Carrie Swift shares a simple message with visitors to the University of Michigan-Dearborn Observatory: Just look up. The physics and astronomy lecturer believes there are real lessons to learn from the night’s sky, if people take the time to look.
“It’s really important that people have a perspective of the universe that’s broader than our daily lives,” she said. “We live in a world where human activities have a huge impact on our planet. Understanding that our planet is just this tiny little thing and we have to take care of it because it’s all we’ve got is an important lesson.”
Swift helps run the observatory’s outreach program, which includes two public viewing nights per month, spring through fall. She estimates 400-600 people come through the observatory each year during these events.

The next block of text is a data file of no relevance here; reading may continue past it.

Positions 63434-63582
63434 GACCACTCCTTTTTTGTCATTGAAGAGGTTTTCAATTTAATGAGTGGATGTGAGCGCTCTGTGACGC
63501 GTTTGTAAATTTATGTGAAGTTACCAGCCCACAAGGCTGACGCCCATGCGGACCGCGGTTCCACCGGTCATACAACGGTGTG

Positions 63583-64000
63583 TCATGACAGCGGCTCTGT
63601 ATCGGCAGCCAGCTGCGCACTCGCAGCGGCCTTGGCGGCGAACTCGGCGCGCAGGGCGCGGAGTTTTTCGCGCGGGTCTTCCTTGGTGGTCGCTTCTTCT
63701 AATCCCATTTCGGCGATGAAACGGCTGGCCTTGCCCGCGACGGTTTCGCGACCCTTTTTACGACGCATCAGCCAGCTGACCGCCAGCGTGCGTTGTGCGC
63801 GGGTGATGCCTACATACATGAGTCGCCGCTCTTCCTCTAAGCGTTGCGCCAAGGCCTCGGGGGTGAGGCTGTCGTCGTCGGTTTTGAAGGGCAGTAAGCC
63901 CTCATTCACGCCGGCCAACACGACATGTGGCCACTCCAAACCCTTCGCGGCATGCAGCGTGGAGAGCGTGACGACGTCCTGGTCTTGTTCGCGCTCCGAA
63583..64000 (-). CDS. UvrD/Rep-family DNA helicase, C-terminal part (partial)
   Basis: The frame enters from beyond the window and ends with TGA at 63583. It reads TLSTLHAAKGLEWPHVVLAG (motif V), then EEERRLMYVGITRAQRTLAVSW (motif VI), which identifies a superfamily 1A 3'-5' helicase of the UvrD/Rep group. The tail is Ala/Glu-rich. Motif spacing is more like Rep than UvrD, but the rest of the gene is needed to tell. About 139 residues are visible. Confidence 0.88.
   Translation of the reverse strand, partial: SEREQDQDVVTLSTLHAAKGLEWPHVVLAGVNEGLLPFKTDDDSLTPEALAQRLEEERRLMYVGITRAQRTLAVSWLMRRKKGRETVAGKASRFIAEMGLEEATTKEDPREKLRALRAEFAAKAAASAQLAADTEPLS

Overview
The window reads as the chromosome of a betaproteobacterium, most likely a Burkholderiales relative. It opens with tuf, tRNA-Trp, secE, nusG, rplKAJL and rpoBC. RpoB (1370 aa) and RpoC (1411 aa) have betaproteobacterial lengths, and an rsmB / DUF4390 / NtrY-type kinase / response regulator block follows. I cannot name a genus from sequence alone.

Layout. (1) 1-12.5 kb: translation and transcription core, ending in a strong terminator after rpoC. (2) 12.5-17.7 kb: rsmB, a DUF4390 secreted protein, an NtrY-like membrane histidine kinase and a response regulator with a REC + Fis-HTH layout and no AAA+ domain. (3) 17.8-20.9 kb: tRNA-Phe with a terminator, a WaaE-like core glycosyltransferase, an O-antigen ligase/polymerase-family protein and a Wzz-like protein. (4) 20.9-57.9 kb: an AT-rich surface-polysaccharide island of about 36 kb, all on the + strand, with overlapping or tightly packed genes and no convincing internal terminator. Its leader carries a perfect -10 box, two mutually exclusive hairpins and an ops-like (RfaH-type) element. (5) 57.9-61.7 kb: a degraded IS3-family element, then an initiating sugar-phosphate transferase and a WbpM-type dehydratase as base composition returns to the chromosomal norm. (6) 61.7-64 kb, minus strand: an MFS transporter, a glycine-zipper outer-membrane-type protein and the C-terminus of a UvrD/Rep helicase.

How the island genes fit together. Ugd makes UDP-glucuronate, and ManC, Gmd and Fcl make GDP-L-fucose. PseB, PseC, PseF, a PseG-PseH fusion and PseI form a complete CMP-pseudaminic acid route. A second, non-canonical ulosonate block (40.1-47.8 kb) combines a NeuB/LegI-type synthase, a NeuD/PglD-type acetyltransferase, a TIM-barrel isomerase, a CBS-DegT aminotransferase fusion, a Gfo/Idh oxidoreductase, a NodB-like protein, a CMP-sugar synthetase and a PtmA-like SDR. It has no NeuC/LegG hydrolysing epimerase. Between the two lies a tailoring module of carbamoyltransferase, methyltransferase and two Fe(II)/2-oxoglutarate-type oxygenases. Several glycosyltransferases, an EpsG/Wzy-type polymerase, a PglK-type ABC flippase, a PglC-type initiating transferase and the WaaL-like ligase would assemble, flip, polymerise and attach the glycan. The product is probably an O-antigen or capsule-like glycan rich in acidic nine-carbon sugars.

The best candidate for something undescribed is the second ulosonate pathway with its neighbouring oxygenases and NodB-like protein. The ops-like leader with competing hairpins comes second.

Looking through one of the five telescopes on the roof of the Science Learning Research Center, viewers are transported through space—double stars, nebulae, star clusters, galaxies. And they get immediate feedback from staff, Swift notes, a key educational component and one that often is missing from online viewing.
“Hubble pictures are great and really pretty, but they can be hard to understand,” she said. “But if I point a telescope at Saturn and you see its rings, you know what you’re looking at.”
The next public viewing is scheduled for Tuesday, June 17, from 10-11:30 p.m. Additional summer viewings will take place Friday, July 11, and Tuesday, July 22. All events are subject to favorable sky conditions.
For more information, visit the University of Michigan-Dearborn observatory website or call 313-593-5277.